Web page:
Yes, I think as this process continues, as (quantitative tightening) starts in the U.S. … I think we’ll see a move out of risky assets.

Federal Reserve Chairman Jay Powell said last week that the Fed will continue tightening monetary policy until it sees “clear and convincing” evidence that inflation is falling to the target rate of 2%.

Cunliffe also discussed another factor affecting the crypto market. Noting the Russia-Ukraine war is prompting investors to move funds into safer assets, he advised:

When there’s a move out of risky assets, you would expect the most speculative assets to be the ones most affected.

In November last year, Cunliffe said that cryptocurrency’s threat to the stability of the British financial system was “getting closer,” urging regulators to take action.

In December, he said that the value of cryptocurrencies could fall sharply, stating: “Their price can vary quite considerably and they could theoretically or practically drop to zero.”

What do you think about Sir Jon Cunliffe’s comments? Let us know in the comments section below.

Kevin Helms

A student of Austrian Economics, Kevin found Bitcoin in 2011 and has been an evangelist ever since. His interests lie in Bitcoin security, open-source systems, network effects and the intersection between economics and cryptography.




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Blog: G7 to discuss crypto-asset regulation, says French central banker – Reuters

PARIS, May 17 (Reuters) – The regulation of crypto-assets is likely to be discussed at a meeting of Group of Seven finance chiefs this week in Germany, French central bank head Francois Villeroy de Galhau said on Tuesday.

“What happened in the recent past is a wake-up call for the urgent need for global regulation,” Villeroy told an emerging markets conference in Paris, referring to recent turbulence in crypto-asset markets.

“Europe paved the way with MICA (regulatory framework for crypto-assets), we will probably … discuss these issues among many others at the G7 meeting in Germany this week,” he added.

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Reporting by Leigh Thomas; Editing by Edmund Blair

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Blog: ESMA submits final reports on CCP resolution regime – Securities Finance Times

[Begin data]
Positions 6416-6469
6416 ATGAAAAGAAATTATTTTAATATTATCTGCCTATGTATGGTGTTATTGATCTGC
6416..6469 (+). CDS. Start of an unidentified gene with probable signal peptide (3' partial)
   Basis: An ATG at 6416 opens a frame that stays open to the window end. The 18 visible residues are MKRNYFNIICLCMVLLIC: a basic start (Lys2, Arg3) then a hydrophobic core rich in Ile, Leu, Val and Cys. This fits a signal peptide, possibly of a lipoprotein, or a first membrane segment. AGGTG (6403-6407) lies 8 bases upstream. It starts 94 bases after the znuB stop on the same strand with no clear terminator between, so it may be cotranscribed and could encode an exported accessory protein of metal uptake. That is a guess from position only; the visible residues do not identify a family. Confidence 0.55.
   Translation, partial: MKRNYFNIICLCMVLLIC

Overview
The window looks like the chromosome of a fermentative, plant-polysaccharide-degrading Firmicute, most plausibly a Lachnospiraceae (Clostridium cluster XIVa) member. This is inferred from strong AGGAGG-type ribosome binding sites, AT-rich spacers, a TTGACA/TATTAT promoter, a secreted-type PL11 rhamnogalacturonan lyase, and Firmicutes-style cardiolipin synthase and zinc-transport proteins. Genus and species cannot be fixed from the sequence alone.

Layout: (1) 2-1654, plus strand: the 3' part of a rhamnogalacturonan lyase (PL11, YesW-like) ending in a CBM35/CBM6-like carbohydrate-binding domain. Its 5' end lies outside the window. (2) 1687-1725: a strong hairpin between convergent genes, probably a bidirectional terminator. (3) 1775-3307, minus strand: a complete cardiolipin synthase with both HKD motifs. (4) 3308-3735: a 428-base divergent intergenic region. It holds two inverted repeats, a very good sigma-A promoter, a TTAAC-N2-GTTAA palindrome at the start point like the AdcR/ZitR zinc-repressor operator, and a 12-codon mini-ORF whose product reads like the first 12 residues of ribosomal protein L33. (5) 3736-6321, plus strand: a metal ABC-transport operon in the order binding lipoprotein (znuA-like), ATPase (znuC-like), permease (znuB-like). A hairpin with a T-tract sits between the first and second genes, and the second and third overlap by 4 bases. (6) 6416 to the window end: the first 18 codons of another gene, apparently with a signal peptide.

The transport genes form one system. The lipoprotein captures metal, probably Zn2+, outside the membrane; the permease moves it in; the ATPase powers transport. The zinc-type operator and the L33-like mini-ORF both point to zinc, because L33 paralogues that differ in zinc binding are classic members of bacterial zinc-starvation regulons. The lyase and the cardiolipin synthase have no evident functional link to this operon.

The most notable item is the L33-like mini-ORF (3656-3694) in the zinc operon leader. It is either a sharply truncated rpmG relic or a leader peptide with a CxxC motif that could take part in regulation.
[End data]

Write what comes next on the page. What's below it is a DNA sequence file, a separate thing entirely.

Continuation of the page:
Generic business image for news articleImage: Shawn/stock.adobe.com

17 May 2022

Europe

Reporter Carmella Haswell

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ESMA submits final reports on CCP resolution regime

The European Securities and Markets Authority (ESMA) has published six final reports of its review of the CCP Recovery and Resolution Regulation (CCPRRR) and these reports have now been submitted to the European Commission.

The final reports set out proposals for Regulatory Technical Standards (RTSs) on the content of central counterparies (CCPs) resolution plans, resolution colleges, valuation of CCPs’ assets and liabilities in resolution, and safeguards for clients and indirect clients.

It also contains guidelines on the circumstances under which a CCP is deemed to be failing or is likely to fail, as well as on the methodology to value each contract prior to termination.

Aiming to guide resolution authorities in developing effective resolution plans, the overarching goal of ESMA’s reports is to contribute to market preparedness generally and in the “unlikely event” of a CCP entering into resolution.

To determine whether a CCP has failed or is likely to fail, the relevant authorities should assess the available objective elements as they relate to the availability and adequacy of the CCP’s recovery tools, the pre-funded and committed financial resources still available to the CCP, and the liquid resources and liquidity arrangements still available to the CCP.

The authorities will also need to consider the operational capacity of the CCP and other requirements for continuing authorisation.

They should also be prepared for situations where a CCP is unable to manage the default of one or more clearing members, and where a CCP is unable to address a non-default event that results in unmanageable losses for the CCP. ESMA notes that these are both typical circumstances that may result in a CCP’s failure.

According to ESMA, the determination that a CCP is failing or likely to fail should remain an expert judgement and should not be automatically derived from any of the objective elements alone.

The European Commission has three months to decide whether to endorse the proposed standards under a Delegated Regulation.